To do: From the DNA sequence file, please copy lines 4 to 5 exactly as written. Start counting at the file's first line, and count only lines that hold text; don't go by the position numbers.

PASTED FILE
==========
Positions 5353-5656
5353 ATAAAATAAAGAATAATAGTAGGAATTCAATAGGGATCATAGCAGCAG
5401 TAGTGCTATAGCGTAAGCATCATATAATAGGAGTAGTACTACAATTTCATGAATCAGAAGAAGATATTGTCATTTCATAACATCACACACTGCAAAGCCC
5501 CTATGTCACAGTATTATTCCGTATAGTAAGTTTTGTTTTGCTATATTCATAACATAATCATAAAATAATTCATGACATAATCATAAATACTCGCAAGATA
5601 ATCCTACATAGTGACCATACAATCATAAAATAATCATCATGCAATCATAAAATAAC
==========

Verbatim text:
5501 CTATGTCACAGTATTATTCCGTATAGTAAGTTTTGTTTTGCTATATTCATAACATAATCATAAAATAATTCATGACATAATCATAAATACTCGCAAGATA
5601 ATCCTACATAGTGACCATACAATCATAAAATAATCATCATGCAATCATAAAATAAC